Last week, I wrote a blog on what people can do to help keep lakes, rivers, and streams recreation-friendly and pollutant free for aquatic life, which can be found here.
One of the tips was using less pavement, or implementing permeable pavement options. The latter interested me, still a newbie to the ways of the sustainability world; I wanted to know more about it.
The Minnesota Stormwater Manual reads, “permeable pavement can be an important tool for retention and detention of stormwater runoff. Permeable pavement may provide additional benefits, including reducing the need for de-icing chemicals, and providing a durable and aesthetically pleasing surface.” That not only ticks off using less road salt to stop chloride buildup in our waters (another tip), but apparently it looks nice, too.
“The most commonly used permeable pavement surfaces are pervious concrete, porous asphalt, and permeable interlocking concrete pavers (PICP). Permeable pavements have been used for areas with light traffic at commercial and residential sites to replace traditional impervious surfaces in low-speed roads, alleys, parking lots, driveways, sidewalks, plazas, and patios,” (MN Stormwater Manual). In larger cities, pavement often caps off much of the landscape. When it rains, that water carries contaminants including (but not limited to) various car fluids, soaps, pesticides, fertilizers, and road salt – straight to sewers and surface waters. Permeable paving technology merges science with design to allow surface water to journey into the ground as it always has for proper filtration.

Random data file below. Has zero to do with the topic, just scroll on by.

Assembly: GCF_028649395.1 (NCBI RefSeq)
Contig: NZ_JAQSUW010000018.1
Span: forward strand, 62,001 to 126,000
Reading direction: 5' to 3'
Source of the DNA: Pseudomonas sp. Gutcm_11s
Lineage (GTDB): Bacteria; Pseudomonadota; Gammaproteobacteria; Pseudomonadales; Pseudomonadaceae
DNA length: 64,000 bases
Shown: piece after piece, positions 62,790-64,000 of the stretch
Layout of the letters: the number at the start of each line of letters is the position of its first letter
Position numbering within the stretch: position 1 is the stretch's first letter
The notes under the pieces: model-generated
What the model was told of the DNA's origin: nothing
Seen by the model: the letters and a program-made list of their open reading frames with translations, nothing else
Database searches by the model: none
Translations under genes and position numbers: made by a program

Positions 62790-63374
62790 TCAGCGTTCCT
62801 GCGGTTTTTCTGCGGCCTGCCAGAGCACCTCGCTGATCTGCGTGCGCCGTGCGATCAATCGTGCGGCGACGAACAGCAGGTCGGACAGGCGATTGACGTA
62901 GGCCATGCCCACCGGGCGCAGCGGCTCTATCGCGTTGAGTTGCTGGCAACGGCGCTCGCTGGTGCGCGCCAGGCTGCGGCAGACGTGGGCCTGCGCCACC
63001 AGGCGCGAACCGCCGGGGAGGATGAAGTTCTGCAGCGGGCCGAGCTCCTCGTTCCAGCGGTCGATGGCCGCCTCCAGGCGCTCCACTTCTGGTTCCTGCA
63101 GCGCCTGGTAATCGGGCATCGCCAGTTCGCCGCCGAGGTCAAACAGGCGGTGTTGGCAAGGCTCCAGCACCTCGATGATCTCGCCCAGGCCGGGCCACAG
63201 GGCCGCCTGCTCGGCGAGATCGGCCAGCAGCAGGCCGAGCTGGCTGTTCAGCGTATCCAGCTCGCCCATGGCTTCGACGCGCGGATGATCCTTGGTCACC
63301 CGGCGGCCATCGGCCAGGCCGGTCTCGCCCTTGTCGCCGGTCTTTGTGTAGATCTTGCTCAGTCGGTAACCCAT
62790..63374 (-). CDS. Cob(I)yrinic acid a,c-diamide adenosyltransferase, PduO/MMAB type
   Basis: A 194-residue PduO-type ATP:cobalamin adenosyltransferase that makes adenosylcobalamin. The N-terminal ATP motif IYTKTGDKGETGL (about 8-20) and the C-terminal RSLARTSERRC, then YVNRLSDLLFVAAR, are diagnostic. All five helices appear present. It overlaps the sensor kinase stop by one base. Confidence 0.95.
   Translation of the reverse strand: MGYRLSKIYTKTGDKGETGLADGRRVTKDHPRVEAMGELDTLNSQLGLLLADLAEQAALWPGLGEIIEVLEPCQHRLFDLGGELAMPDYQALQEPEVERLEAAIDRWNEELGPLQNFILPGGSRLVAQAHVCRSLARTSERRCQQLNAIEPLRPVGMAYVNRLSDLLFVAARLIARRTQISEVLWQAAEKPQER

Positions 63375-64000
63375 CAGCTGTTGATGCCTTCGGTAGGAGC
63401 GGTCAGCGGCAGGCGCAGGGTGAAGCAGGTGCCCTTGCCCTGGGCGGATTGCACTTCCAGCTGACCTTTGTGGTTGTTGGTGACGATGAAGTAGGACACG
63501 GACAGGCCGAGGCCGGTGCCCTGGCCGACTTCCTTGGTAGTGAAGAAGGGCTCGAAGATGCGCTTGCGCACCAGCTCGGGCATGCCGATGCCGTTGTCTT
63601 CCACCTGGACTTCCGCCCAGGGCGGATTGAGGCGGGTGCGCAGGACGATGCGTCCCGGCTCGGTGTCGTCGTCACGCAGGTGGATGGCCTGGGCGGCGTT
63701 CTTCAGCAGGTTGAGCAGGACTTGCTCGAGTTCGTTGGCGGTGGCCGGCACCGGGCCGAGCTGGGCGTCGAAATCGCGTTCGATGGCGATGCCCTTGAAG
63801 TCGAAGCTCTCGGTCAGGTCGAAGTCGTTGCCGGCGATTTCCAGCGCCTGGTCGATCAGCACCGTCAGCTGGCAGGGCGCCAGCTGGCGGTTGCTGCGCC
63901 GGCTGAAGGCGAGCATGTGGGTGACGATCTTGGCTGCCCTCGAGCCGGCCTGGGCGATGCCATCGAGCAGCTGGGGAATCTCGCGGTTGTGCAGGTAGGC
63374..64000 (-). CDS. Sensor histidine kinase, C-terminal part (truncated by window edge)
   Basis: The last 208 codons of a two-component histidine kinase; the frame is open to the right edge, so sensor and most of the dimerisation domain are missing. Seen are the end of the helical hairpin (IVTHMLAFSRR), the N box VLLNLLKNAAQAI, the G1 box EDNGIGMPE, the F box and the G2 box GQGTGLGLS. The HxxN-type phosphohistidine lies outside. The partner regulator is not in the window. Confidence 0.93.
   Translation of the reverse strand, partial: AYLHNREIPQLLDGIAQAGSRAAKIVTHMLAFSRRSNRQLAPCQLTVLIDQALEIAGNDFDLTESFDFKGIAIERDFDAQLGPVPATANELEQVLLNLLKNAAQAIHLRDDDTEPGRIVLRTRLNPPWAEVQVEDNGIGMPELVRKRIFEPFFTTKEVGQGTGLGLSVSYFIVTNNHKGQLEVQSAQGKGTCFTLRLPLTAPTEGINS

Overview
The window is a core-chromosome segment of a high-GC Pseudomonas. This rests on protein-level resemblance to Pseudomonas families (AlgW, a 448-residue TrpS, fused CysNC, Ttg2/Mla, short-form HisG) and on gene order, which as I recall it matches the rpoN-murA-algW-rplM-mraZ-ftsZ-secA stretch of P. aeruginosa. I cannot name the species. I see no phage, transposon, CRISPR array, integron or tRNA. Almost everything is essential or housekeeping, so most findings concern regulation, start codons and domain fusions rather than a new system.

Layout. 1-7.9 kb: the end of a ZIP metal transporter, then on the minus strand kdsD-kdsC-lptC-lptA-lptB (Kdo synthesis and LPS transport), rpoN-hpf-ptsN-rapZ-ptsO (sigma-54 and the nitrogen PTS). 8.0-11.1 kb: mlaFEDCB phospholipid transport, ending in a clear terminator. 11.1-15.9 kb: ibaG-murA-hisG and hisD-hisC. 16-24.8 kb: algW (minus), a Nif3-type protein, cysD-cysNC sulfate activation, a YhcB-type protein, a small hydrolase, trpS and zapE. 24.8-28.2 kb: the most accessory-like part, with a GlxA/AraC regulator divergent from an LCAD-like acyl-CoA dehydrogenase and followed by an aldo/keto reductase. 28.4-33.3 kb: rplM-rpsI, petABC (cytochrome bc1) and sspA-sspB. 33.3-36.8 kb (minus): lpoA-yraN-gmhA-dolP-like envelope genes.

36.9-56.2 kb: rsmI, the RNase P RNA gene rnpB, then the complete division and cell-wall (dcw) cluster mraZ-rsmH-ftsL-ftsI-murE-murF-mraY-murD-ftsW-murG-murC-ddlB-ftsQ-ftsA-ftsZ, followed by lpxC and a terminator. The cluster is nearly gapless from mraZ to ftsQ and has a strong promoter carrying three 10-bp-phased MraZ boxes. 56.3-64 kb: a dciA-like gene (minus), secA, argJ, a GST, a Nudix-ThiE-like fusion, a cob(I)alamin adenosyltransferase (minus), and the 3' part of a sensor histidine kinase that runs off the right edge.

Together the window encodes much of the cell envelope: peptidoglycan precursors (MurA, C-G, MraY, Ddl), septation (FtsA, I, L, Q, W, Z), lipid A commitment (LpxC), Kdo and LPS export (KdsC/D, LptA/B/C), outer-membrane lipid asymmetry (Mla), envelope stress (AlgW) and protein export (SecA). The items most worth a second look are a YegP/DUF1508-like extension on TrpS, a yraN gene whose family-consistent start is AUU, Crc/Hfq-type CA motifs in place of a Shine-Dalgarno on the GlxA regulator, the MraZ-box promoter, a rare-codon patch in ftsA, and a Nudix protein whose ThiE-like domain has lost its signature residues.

“While design details vary, all permeable pavements have a similar structure, consisting of a surface pavement layer, an underlying stone aggregate reservoir layer, optional underdrains and geotextile over uncompacted soil subgrade,” (MN Stormwater Manual). Because the pavement deals with the initial gush of rain, it captures all the contaminants and fine particulates involved. Research shows that microorganisms nesting in the base layer of the pavement systems digest the hydrocarbons, effectively treating the typical volumes of hydrocarbons that amount themselves in highly paved areas.
Porous pavement offers a practical solution to minimize the need for traditional hard infrastructure, like pipes and detention/retention ponds, which would typically add a host of spatial and monetary needs to a project. If pipes are part of the system, porous pavement can reduce the load and extend their lifespan. Plus, the pavement is sustainable, green stormwater infrastructure, and redeemable for LEED points. Keep an eye out for these pavement options popping up around town, coming to a parking lot near you.
To read the Minnesota Stormwater Manual in its entirety, click here.